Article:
You like to watch TV. There are times you'd like to watch your TV anywhere you happen to be, such as when you're on the road and the hotel TV has (other than the requisite adult offerings) a half dozen channels, none of which is showing anything you want to watch.
Up until now, the lone solution for remote TV watching has been a product called Slingbox. If you've never heard of it, Slingbox is a set-top box. You connect it in between your TV and cable or satellite box - your cable/satellite signal gets passed through the Slingbox. Slingbox then transmits your video via the Internet to portable devices running a Slingbox app.
Through the Slingbox app, you can watch and control your TV - change the channel, accessing programs you've DVR'd, channel surf, set the DVR to record a future show - as you would control via your remote control at home, from anywhere you have an Internet connection.
It's arguably the coolest most unique video gadgets extant.
I've been using a Slingbox for years, and have highly recommended it to anyone I know who travels or is just a gadget geek. As a frequent traveler (as you're reading this, I'm actually in St. Petersburg, Russia, on my way from Moscow and on my way to Berlin), having the comfort of watching what I'd watch at home (like baseball games or Jon Stewart) alleviates a lot of lonely road boredom and home sickness.
In spite of its vast utility and coolness, Slingbox surprisingly had been the only "TV anywhere" game in town - until now.
You can now buy the first Slingbox alternative, the Belkin @TV. Like Slingbox, @TV provides the same remote TV anywhere access and control functions, but does it far cheaper - $300 for the Slingbox PRO-HD, just $180 for the @TV.
But does Belkin do it better?
@TV is deceptively simple to set up, but you are immediately faced with a compromise.
Normally, you connect your cable or satellite box to your HDTV via an HDMI cable, which carries all the digital video and audio signals.
Unfortunately, this HDMI-carried digital A/V information is encoded - you can't record it or re-transmit it, and neither can Slingbox or @TV.
As a result, you can't use an HDMI connection with either @TV or Slingbox. With many cable boxes, you'll have to completely unplug the HDMI cable when you hook up the @TV, which is a bad thing.
Instead, you use component video cables (the red-green-blue connectors) and regular RCA/phono yellow composite video, red and white (audio) to connect your cable/satellite box to the @TV, then the same cables to connect the @TV to your HDTV.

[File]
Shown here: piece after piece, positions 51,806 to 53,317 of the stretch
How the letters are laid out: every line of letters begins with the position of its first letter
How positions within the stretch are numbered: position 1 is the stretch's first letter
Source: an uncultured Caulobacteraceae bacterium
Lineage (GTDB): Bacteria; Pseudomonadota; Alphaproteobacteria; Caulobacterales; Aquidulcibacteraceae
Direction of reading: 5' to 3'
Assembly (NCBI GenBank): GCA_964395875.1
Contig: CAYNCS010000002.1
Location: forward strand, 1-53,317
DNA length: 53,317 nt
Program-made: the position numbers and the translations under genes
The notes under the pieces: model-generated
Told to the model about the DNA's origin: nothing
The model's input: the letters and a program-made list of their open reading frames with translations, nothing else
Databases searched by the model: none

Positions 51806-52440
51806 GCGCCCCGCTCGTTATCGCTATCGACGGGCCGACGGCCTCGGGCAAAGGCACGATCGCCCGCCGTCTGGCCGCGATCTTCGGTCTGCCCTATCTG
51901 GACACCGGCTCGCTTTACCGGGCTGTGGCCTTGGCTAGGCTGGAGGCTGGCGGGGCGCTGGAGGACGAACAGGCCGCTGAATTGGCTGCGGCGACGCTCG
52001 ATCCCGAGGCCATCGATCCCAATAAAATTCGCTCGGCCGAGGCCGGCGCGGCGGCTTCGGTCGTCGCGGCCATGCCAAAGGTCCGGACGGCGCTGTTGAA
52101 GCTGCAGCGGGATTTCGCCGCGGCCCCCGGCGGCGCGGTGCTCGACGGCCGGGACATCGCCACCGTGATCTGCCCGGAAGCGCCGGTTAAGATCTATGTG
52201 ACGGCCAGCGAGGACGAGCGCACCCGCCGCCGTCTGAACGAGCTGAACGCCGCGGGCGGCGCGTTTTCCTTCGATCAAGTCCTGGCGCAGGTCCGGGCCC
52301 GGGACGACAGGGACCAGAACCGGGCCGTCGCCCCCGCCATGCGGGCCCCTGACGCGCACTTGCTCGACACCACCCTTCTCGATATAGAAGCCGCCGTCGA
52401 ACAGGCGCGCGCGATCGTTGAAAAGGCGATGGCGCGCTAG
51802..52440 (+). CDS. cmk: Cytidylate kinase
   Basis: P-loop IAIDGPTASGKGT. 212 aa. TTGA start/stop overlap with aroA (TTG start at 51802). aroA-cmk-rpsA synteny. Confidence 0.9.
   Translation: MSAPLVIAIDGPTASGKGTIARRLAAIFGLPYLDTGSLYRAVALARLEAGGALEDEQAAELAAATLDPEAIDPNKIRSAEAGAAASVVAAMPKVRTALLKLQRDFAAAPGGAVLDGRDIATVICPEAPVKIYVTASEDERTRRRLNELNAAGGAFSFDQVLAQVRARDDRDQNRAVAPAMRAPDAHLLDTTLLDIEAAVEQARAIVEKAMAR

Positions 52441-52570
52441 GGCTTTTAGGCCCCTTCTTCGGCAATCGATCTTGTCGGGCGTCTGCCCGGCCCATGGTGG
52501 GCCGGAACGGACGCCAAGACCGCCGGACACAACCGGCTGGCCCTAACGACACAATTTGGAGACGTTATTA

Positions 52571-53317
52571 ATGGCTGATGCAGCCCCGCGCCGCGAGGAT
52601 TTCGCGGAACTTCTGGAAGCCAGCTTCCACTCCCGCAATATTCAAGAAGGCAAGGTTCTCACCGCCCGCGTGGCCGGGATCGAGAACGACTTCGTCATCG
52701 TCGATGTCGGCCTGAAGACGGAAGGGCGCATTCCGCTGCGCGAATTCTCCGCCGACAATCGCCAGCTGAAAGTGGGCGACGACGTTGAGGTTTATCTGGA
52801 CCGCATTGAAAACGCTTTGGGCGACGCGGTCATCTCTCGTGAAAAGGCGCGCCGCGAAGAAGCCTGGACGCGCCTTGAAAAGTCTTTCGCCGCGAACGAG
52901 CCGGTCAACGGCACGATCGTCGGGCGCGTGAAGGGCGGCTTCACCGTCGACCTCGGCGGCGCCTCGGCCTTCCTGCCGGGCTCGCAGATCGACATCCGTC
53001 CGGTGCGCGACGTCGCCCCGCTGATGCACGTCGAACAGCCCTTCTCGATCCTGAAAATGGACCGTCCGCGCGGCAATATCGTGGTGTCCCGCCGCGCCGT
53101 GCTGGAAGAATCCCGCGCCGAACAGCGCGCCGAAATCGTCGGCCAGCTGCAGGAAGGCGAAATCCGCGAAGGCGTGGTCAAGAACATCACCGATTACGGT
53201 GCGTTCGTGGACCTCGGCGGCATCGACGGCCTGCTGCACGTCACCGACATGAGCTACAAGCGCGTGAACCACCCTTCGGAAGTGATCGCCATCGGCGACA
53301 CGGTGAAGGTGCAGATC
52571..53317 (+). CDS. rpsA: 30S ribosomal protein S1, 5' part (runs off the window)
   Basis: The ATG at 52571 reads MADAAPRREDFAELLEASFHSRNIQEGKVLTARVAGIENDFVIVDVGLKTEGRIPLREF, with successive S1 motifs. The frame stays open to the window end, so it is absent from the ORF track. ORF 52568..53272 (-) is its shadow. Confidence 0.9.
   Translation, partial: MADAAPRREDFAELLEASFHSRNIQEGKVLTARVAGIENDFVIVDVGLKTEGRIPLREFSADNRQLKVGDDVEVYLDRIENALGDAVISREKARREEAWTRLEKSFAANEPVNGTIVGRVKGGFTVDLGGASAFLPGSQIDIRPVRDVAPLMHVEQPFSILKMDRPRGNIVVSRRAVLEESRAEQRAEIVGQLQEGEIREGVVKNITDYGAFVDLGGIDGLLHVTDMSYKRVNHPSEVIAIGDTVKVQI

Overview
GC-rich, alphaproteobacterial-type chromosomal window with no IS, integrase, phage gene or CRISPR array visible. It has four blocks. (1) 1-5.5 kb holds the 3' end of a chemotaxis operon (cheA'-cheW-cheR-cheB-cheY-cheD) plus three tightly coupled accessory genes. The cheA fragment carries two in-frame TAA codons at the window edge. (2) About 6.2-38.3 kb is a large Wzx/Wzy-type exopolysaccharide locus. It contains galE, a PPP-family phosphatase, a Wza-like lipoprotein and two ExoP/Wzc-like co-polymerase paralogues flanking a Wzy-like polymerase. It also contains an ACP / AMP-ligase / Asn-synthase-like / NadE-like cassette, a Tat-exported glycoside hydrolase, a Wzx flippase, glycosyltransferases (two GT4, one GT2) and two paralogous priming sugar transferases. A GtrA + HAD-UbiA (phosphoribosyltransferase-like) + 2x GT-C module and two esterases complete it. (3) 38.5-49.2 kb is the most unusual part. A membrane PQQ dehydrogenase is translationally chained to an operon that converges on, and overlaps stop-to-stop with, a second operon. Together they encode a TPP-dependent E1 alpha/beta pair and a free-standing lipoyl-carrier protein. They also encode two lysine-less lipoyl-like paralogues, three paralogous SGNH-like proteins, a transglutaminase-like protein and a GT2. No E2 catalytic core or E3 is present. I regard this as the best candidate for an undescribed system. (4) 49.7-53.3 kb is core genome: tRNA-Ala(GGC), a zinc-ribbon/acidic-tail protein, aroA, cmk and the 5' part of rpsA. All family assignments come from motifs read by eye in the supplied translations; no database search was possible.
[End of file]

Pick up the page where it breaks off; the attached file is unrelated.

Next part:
Finally, you connect the included IR blaster so the @TV can "see" the infrared detector of your cable box, which lets you control your cable box remotely. You then connect the @TV to your home Internet network via an Ethernet cable.
I never even considered using @TV's Wi-Fi connection - with digital video, you want the heartiest connection possible to reduce buffering issues and reduce stress on your wireless network.
Connect it to a second TV
What's wrong with a component video set-up?
Component video isn't capable of transmitting full 1080p video. As a result, the quality of your regular home TV watching on a set larger than 42 inches will suffer with a component-connected Slingbox or @TV.
And, @TV's analog stereo audio connection means you lose surround sound.
As a result, I connected my Slingbox and now my @TV to a second cable box in another room where I have a smaller HDTV, on which the component quality drop-off is not as noticeable.
Installing @TV on a second cable box in another room also is handy for other at home remote viewing scenarios, such as:
- if you're watching via @TV while away from home, you won't disturb the TV viewing of those you've left behind
- you can sit in the living room with your family and watch what you want on a laptop or tablet - say, monitoring a ballgame - while the rest of the family watches something you're not as interested in
- you can watch TV while sitting outside or on the porch or in a room sans a TV, such as the kitchen or bathroom
@TV's set-up is really simpler than it sounds. @TV's six-page illustrated instruction manual comprises just four easy-to-follow steps across four spacious pages.
Once you have @TV physically connected, you download the @TV software on your primary home PC, Mac or Windows, available at belkin.com/mytveverywhere. You're stepped through a set-up sequence, which includes telling @TV what cable or satellite provider you subscribe to and which cable or satellite receiver you rent or own so @TV can provide you with the right remote control settings. You'll also name your @TV box and set your password.
Now, go to the device you plan on watching @TV on - your laptop, tablet or smartphone - and download the appropriate app. There are @TV apps for iPhone, iPad, Android tablets and Android smartphones, and the same @TV software noted above for Mac OS X and Windows laptops.
Not only is the @TV cheaper than Slingbox, so are the @TV apps are far cheaper. Slingbox's tablet and smartphone apps are both $30, while @TV's smartphone apps run just $13. @TV's tablet apps for iPad and Android apps are free.
These cheaper apps makes @TV the far more affordable TV anywhere alternative. But, as I posed above: is @TV a better TV anywhere solution?
Tune in to Part 2 to find out.